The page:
So, throwing caution to the wind, here is her other favorite saying – “If you touch that, you are going to draw back a bloody stump!” This came in handy if you were sticking your little paws into something she was doing. It was said with humor and affection [really!], I am reasonably certain she never followed through with it, and I honestly never thought at all about what it really meant.
Until the day, many years ago, that I said it to Larry, in front of his Mom.
She was utterly horrified, and trust me, when this woman is horrified, she is not one to hold back. And I don’t blame her one bit in this case. When she was a child, her father lost his hand in a corn chopper, so she had had some experience with a you-know-what.
Grandma S is 97, still lives in her own house next door to my aunt and uncle, and does all her own cooking and cleaning, though my uncle does mow her lawn now. I got to hear “You would kick if you was hung with a new rope” this past summer, but I will have to wait till I get to heaven to hear “Great big guns and little bittie fishes” again. Though I am a Grandma now and I might need a stray expression once in awhile myself.
“Well, for the love of Pete”, if your blog doesn’t “beat the bugs a fightin’ “! You know how I loved our Grandma . Thanks for the laughs and the memories today. I miss her very much!
Sometimes one of my mother’s sisters would watch us while my mother would run an errand or something. We would play at my aunt’s house with our cousins. When we would get in trouble (which happened almost every time we were there) my aunt would yell “I’m gonna kill you kids (that would include all of us as well as her own kids) and tell God you died.” Now that’s power. I never stopped to think about it at the time. I just knew that she had a direct batman like phone line to God and I better behave.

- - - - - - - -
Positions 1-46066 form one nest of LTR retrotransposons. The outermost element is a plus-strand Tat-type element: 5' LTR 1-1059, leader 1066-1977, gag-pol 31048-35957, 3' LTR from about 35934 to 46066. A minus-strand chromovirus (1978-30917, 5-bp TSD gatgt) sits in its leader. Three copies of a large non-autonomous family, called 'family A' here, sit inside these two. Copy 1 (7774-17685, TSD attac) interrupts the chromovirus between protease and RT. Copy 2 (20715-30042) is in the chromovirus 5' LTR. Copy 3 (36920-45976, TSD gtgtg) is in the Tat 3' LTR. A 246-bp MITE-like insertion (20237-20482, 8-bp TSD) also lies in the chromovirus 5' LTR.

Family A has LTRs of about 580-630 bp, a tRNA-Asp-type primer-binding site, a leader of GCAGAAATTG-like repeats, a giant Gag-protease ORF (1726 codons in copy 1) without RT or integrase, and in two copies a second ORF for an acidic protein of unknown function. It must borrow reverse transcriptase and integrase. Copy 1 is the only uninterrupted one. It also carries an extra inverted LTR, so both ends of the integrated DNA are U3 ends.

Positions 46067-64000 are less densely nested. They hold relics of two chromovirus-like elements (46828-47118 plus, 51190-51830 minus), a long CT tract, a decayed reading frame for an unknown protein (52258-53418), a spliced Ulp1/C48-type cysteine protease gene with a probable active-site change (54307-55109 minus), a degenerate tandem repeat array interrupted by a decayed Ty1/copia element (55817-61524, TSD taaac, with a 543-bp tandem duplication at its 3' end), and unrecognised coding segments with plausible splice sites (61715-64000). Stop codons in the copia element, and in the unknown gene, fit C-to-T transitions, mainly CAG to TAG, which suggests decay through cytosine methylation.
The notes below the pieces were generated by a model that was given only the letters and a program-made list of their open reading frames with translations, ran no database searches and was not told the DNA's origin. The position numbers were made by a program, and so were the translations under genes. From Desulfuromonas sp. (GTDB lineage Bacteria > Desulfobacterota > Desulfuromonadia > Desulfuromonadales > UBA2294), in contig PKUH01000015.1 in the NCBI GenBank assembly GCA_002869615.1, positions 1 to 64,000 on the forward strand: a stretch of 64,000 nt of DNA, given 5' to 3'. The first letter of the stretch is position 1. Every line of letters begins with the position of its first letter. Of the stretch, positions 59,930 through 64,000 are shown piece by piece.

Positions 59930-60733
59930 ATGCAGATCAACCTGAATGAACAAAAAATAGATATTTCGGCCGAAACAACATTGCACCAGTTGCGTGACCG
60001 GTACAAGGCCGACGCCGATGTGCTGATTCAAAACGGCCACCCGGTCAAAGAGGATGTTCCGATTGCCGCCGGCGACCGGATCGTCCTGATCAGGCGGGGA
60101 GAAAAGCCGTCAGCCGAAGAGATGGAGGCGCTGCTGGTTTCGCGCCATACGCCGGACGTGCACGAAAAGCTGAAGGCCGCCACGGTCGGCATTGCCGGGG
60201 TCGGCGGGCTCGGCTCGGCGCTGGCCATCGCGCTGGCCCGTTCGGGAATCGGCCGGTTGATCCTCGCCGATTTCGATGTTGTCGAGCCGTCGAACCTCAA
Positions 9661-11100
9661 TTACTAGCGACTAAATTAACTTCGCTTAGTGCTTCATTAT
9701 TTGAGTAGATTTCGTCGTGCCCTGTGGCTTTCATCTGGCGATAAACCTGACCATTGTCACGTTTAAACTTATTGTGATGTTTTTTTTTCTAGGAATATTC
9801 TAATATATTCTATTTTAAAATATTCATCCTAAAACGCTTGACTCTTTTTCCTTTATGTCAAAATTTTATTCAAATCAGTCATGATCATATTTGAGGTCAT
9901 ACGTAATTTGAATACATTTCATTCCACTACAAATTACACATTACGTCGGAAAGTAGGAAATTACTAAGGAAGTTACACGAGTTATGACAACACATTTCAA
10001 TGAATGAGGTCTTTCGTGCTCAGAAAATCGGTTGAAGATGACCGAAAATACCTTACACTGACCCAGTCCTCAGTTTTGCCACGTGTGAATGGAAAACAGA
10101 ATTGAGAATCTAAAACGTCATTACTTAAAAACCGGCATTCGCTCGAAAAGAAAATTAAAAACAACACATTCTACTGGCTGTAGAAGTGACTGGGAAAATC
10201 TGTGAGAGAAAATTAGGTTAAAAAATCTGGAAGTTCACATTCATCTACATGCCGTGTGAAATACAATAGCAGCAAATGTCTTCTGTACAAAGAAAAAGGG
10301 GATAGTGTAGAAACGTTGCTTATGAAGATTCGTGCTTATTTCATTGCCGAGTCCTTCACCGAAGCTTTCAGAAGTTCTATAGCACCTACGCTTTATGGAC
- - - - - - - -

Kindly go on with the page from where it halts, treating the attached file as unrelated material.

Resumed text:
When we were riding in the car with my mom and complained that it was too hot, or somehow otherwise uncomfortable, my mom would say “Just be glad you’re not in a covered wagon.” Now how can you ever win that arguement?
We were so mistreated.:>)
(By the way, you need to seek counseling about your underwear fixation.)
Cousin Mark, I agree, Dlyn airing such info about our little Grandma….all I can say is “Well if that don’t beat all!”
I miss her too, too much.
It’s great to take this little trip down memory lane and in such entertaining fashion!
I hope Dlyn will be more circumspect in her subject matter in the future. But you know my Grandma S always says “We live in hope and die with a weak heart!”
(We should write a book of these Grandma-isms)!
Such a nice post about your Grannies!
Mine have both passed on, but one was 90 and the other 103!
Thank you or stopping by today. I snooped through some of your archives … we have some things in common =)
I’ll certainly be back.
We DO have to ride in covered wagons out here in the boondocks – at least we have round wheels now.
I didn’t come here looking for old people wearing underwear…honest! However, my dad has been known to say some pretty silly stuff. All my life I’ve heard, “You’d complain if you were hung with a new rope.” Well, yes, I probably would complain. Another one of his priceless sayings is (as he’s sitting at the table trying to balance the check book), “Sh*t and two is eight and farts a fraction and four would be forty four.” And he was always trying to con me into doing something for him for a dollar three eighty. From the sound of things, my dad may be a long lost relative of your grandmother’s. :D
How funny! My husband’s mother passed away this July and she was 91 and a half. He was a late baby to say the least. She was a wonderful grandmother to my kids. She could have been my grandmother. His dad used to say, “You kids better get out of that popcorn stand!” Don’t know what that meant. He was talking to my kids. :D I like to make words up and say them to my kids so they will have lots to remember. You might hear me saying, “Heavens to murgatroid” or “That’s good stuff, Maynard.” Course I didn’t make that up!